Adherence is the central issue for all diets, including the ketogenic diet

Indeed, as with other weight loss regimens, studies on low-carb diets show, on average, the start of progressive weight regain between 6 and 12 months (Athinarayanan et al., 2019; Hall, 2018), with the subjects exiting the ketogenic carbohydrate intake range earlier (Hallberg et al., 2018). Accordingly, while at 6 months the ketogenic diet shows a weight loss advantage, at 12 months the results for the KD are similar to those for other well-formulated diets that attempt to exclude hypercaloric, high-reward, low-satiety foods, and there is little or no significant detectable difference in 12-month weight loss in the best designed studies and highest quality reviews (Churuangsuk et al., 2018; Gardner et al., 2018), and the postulated mechanisms above of appetite suppression and metabolic advantage may not be clinically relevant for this reason, or if they are, they may only be relevant in marginal cases not yet captured by the RCT literature. It is possible that in the context of an adequately characterized and implemented behavioral modification intervention, the above-postulated mechanisms may prove to make ketogenic diets superior to other approaches. However, what is most striking about the literature given current crude approaches to behavioral modification is that the macronutrient composition—beyond a focus on whole foods—is relatively insignificant a factor for determining the degree of long-term weight loss.

Conclusion: leveraging ketogenesis for weight loss will require addressing the adherence problem

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Athinarayanan, S. J., Adams, R. N., Hallberg, S. J., McKenzie, A. L., Bhanpuri, N. H., Campbell, W. W., … McCarter, J. P. (2019). Long-Term Effects of a Novel Continuous Remote Care Intervention Including Nutritional Ketosis for the Management of Type 2 Diabetes: A 2-Year Non-randomized Clinical Trial. Frontiers in Endocrinology, 10, 348.

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Bueno, N. B., de Melo, I. S. V., de Oliveira, S. L., & da Rocha Ataide, T. (2013). Very-low-carbohydrate ketogenic diet v. low-fat diet for long-term weight loss: a meta-analysis of randomised controlled trials. British Journal of Nutrition, 110(7), 1178–1187.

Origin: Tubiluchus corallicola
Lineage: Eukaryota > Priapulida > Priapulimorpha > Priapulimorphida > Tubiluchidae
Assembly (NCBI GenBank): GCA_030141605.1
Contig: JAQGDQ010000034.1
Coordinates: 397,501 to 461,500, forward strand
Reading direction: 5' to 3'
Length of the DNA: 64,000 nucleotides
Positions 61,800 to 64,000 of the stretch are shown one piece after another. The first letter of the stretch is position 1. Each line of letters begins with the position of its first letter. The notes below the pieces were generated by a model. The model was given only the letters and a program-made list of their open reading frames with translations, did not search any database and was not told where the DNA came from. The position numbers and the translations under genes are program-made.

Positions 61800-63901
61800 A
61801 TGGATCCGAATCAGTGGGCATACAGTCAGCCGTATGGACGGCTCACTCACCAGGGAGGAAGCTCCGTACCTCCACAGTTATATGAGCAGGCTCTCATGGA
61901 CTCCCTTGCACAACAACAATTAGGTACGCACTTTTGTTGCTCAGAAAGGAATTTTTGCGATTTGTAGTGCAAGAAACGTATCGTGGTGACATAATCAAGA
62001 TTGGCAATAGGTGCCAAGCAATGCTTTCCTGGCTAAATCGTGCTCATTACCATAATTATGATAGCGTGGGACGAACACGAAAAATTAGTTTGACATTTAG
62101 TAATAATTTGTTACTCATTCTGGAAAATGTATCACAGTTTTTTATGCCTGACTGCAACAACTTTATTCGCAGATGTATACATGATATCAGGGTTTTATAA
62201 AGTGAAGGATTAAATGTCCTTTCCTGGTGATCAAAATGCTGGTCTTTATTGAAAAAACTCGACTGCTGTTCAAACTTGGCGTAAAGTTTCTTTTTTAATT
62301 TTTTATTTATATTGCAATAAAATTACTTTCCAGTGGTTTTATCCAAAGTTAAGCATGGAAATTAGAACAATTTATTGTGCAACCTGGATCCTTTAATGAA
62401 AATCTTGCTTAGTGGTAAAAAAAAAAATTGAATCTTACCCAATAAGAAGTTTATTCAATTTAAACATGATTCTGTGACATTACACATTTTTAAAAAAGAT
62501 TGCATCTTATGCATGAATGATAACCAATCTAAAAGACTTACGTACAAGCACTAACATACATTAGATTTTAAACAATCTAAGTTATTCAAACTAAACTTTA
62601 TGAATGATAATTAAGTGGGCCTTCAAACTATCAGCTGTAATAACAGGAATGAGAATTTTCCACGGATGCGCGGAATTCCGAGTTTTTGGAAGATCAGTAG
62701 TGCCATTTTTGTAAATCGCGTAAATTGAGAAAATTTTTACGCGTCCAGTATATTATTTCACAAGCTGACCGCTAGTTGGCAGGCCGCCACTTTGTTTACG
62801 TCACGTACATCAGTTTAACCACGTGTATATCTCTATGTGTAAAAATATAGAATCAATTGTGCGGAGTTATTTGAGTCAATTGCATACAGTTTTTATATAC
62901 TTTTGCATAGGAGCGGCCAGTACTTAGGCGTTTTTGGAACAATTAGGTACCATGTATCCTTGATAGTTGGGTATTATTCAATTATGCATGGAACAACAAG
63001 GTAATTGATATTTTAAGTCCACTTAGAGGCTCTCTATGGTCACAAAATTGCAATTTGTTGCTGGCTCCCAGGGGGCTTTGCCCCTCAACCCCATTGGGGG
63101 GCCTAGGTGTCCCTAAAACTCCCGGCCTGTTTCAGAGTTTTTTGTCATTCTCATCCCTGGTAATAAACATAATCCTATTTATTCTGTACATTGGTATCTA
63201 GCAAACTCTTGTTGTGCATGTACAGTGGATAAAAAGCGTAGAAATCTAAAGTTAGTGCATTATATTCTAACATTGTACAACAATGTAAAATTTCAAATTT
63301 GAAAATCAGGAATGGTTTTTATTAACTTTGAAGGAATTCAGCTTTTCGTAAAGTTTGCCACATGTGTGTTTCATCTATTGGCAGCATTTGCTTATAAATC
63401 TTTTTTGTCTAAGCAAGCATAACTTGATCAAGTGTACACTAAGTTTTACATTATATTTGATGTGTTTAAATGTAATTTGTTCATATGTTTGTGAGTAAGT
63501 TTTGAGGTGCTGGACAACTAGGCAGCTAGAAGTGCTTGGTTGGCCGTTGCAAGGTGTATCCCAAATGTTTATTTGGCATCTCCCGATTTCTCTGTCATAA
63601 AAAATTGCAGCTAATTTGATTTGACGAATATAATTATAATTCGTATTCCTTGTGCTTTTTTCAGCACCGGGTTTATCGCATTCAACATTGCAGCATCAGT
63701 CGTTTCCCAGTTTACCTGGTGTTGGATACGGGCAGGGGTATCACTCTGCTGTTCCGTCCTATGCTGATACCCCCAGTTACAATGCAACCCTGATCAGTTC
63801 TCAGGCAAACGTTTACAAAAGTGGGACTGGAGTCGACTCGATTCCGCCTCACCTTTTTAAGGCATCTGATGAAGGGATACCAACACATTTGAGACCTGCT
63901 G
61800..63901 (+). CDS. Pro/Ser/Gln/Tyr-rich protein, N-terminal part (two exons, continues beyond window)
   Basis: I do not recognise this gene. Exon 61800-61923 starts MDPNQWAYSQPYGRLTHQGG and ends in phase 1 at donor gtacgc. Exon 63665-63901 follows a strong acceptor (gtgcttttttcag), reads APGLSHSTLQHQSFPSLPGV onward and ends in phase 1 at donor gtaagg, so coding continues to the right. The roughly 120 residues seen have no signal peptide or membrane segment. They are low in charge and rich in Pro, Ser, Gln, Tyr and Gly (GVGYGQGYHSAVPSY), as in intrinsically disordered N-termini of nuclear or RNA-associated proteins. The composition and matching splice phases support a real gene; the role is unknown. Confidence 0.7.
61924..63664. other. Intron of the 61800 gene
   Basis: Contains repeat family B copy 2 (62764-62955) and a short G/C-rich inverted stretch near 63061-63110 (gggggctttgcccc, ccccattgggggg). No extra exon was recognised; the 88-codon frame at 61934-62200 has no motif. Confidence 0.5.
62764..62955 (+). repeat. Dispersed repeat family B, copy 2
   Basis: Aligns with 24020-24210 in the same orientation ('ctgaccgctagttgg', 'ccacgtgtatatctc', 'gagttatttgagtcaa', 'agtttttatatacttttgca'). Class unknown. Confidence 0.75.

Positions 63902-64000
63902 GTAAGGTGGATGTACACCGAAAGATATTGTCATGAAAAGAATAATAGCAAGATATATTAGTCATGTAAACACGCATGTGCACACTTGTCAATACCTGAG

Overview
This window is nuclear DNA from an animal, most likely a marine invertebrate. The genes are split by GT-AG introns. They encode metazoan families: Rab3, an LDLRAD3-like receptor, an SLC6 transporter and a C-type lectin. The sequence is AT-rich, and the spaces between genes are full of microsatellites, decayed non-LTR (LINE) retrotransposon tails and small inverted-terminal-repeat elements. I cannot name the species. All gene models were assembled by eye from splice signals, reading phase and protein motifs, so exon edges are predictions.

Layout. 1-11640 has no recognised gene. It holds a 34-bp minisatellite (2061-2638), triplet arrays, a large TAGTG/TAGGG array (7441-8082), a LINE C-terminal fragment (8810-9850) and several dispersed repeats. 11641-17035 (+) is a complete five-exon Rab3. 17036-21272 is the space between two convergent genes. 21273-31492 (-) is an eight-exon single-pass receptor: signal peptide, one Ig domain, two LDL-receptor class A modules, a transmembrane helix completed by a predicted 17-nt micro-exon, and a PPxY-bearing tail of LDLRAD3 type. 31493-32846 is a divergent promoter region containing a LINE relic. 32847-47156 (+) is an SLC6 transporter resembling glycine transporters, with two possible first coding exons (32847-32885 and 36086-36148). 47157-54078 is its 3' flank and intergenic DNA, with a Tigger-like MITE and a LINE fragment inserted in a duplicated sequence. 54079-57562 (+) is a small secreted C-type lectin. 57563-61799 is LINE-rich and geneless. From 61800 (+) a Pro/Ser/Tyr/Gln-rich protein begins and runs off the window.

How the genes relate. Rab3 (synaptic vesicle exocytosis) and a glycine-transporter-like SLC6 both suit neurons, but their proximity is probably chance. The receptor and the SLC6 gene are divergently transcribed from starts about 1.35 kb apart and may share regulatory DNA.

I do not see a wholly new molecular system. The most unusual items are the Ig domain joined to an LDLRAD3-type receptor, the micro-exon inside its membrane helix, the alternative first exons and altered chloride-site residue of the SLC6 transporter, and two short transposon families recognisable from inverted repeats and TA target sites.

Churuangsuk, C., Kherouf, M., Combet, E., & Lean, M. (2018). Low-carbohydrate diets for overweight and obesity: a systematic review of the systematic reviews. Obesity Reviews, 19(12), 1700–1718.

Ebbeling, C. B., Feldman, H. A., Klein, G. L., Wong, J. M. W., Bielak, L., Steltz, S. K., … Ludwig, D. S. (2018a). Effects of a low carbohydrate diet on energy expenditure during weight loss maintenance: randomized trial. BMJ (Clinical Research Ed.), 363, k4583.

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Gardner, C. D., Trepanowski, J. F., Del Gobbo, L. C., Hauser, M. E., Rigdon, J., Ioannidis, J. P. A., … King, A. C. (2018). Effect of Low-Fat vs Low-Carbohydrate Diet on 12-Month Weight Loss in Overweight Adults and the Association With Genotype Pattern or Insulin Secretion. JAMA, 319(7), 667.

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Hall, K. D., Chen, K. Y., Guo, J., Lam, Y. Y., Leibel, R. L., Mayer, L. E., … Ravussin, E. (2016). Energy expenditure and body composition changes after an isocaloric ketogenic diet in overweight and obese men. The American Journal of Clinical Nutrition, 104(2), 324–333.

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Hall, K. D., & Guo, J. (2019). Carbs versus fat: does it really matter for maintaining lost weight? BioRxiv, 476655.

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Lutter, M., & Nestler, E. J. (2009). Homeostatic and Hedonic Signals Interact in the Regulation of Food Intake. The Journal of Nutrition, 139(3), 629–632.

Marchiò, M., Roli, L., Lucchi, C., Costa, A. M., Borghi, M., Iughetti, L., … Biagini, G. (2019). Ghrelin Plasma Levels After 1 Year of Ketogenic Diet in Children With Refractory Epilepsy. Frontiers in Nutrition, 6, 112.

Stubbs, B. J., Cox, P. J., Evans, R. D., Cyranka, M., Clarke, K., & de Wet, H. (2018). A Ketone Ester Drink Lowers Human Ghrelin and Appetite. Obesity, 26(2), 269–273.

Sumithran, P., Prendergast, L. A., Delbridge, E., Purcell, K., Shulkes, A., Kriketos, A., & Proietto, J. (2013). Ketosis and appetite-mediating nutrients and hormones after weight loss. European Journal of Clinical Nutrition, 67(7), 759–764.

Volek, J., Phinney, S. D., Kossoff, E., Eberstein, J. A., & Moore, J. (2011). The art and science of low carbohydrate living : an expert guide to making the life-saving benefits of carbohydrate restriction sustainable and enjoyable. Retrieved from